Update: Due to an outdated document attached to Tuesday’s school board agenda, a previous version of this story said the Manatee County School District would install security fences at 31 elementary, middle and high schools. The school board reallocated its state grant, taking it away from the fencing project and putting it toward surveillance cameras for several locations throughout the district. District spokesman Mike Barber said the updated project document was “inadvertently missing” from the public school board agenda.
The school district will have hundreds of security cameras installed at 10 locations throughout Manatee County, reallocating a state grant that was previously slated for security fences at 31 schools.
Of the schools listed in Manatee’s original project, most were less than 75 percent enclosed, while several schools had less than 26 percent coverage on their perimeters. A $1.7 million grant from the Florida Department of Education was earmarked for the fencing project, but the school board voted on Tuesday afternoon to reallocate the money and buy security cameras for a handful of buildings.
“The scope of the project has since changed to address more immediate security needs within our schools,” the agenda stated.
On the same day, a district administrator outlined Manatee’s new facility report. Jane Dreger, director of construction services, said the school district would need to spend an estimated $656 million over the next 10 years to address aging roofs, interiors, plumbing systems and mechanical devices, among other maintenance needs.
Security upgrades were among nearly $6.7 million in “Priority One” deficiencies — Manatee’s short-term needs — included on Tuesday’s presentation. It listed cameras, secure entrances and full-perimeter fencing as “easily identifiable and correctable” needs.
Despite a change in state law adopted just last week, school board members and charter school officials have indicated they will not expand the “guardian program” and allow teachers to carry guns at school. Campus officials won’t be arming teachers any time soon, but other security plans are in the works.
While a majority of the state grant will cover new fences and related upgrades, about $244,000 is slated for other projects at charter schools. Imagine Charter School at North Manatee plans to spend nearly $4,000 on bullet-resistant glass for its lobby doors.
The school also plans to spend more than $5,400 on Barracuda Intruder Defense Systems, a portable device that attaches to the top, bottom or handle of a door, barricading it from the inside.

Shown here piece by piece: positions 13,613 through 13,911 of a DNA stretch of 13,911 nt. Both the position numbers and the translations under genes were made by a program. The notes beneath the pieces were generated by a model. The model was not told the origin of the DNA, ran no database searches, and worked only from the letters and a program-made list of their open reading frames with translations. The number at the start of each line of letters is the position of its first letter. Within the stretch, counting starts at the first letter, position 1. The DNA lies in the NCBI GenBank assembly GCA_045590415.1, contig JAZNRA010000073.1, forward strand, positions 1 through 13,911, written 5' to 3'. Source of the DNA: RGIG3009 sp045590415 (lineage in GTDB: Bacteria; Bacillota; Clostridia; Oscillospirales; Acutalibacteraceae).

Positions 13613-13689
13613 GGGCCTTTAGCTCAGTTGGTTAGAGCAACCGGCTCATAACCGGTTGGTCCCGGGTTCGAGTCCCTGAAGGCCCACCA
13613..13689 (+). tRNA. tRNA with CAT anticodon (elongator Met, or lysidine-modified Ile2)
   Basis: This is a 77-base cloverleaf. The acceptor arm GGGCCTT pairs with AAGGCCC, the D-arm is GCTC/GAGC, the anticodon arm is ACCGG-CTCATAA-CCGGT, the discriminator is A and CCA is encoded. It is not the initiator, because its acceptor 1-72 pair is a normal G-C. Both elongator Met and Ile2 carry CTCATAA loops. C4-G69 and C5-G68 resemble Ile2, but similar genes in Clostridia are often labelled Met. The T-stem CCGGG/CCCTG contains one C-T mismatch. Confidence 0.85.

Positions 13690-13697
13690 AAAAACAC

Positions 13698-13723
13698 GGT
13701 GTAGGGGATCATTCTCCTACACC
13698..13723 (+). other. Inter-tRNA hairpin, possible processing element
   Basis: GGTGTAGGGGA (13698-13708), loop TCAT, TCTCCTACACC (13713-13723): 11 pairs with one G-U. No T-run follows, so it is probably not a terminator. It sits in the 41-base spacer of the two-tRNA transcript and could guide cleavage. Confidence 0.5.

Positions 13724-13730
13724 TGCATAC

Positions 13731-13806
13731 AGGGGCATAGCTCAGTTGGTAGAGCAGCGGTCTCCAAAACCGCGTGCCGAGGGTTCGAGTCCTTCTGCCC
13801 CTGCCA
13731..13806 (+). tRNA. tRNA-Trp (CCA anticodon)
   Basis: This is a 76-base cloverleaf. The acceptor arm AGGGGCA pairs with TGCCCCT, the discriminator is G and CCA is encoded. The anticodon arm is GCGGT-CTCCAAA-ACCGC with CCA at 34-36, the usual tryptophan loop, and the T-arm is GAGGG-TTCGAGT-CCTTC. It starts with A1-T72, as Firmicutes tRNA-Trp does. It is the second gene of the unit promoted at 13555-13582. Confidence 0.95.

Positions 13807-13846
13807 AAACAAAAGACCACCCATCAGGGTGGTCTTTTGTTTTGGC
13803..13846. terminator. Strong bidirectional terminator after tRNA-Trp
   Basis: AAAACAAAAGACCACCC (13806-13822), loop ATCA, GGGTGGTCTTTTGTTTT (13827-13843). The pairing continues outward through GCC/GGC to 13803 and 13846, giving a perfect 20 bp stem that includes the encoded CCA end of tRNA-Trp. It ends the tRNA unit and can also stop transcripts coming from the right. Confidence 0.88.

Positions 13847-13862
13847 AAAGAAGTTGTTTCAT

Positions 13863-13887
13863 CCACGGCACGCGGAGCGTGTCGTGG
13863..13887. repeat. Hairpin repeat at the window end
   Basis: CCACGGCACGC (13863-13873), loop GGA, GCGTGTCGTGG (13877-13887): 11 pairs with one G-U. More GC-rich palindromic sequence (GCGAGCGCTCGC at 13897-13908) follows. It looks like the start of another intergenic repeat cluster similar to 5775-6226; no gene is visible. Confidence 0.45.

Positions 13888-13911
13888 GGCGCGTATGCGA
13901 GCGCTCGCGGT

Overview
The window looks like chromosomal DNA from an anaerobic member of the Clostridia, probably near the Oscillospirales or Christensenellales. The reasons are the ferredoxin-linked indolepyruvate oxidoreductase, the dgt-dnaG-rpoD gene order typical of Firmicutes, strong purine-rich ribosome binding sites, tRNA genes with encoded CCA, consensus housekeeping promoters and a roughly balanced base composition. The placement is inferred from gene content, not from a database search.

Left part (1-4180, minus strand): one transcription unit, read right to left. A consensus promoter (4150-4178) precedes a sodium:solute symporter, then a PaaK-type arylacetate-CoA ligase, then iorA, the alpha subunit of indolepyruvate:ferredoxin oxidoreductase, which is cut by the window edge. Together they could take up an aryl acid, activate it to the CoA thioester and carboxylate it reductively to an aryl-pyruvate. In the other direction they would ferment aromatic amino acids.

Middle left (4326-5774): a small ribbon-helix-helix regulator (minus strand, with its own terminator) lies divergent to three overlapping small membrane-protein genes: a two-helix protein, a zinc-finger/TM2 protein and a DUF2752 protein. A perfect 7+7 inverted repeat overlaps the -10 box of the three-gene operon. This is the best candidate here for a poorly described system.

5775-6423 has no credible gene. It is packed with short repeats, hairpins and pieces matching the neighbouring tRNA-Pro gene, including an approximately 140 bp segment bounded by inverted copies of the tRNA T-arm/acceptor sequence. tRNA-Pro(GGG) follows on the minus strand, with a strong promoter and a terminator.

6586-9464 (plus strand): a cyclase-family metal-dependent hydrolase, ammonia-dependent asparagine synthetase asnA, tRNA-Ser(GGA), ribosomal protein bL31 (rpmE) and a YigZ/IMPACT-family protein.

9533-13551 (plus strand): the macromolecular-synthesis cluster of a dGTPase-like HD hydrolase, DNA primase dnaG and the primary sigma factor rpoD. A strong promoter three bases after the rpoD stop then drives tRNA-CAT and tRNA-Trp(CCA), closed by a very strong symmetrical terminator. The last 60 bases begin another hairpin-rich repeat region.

State College of Florida Collegiate School will buy 34 “lockdown door barriers” for $2,040. It will cost Team Success about $26,500 to install 37 security cameras on its campus, and about $1,500 for another school to install a panic button at its front desk.
Rowlett Middle Academy, in Bradenton, will spend more than $17,000 to erect LED lights in its parking lots, doorways and hallways, according to the plan.
Improving the physical security of a campus, known as school hardening, was a statewide priority after the high school shooting in Parkland, which left 17 people dead on Feb. 14, 2018.
Former Gov. Rick Scott signed Senate Bill 7026 less than one month after the shooting at Marjory Stoneman Douglas High School. The legislation made headlines for its creation of school guardians, armed men and women who pass 144 hours of training and have no law enforcement authority.
The legislation also designated nearly $99 million for school hardening, with each district submitting a grant application and a report of its security needs. The Florida Legislature recently approved $50 million in school hardening grants for the upcoming year.
School districts should identify quick, cost-effective upgrades and then long-term hardening projects, according to a report from the Marjory Stoneman Douglas High School Public Safety Commission. Legislators formed the commission to address statewide issues after the Parkland shooting.
The commission listed fences, lighting and bullet-resistant glass under its moderate and long-term recommendations.
“While there are funding challenges and some laws, rules or regulations may be impediments to better ‘hardened’ schools, our schools’ greatest vulnerabilities exist because of voids in basic security policies and strategies,” the commission reported.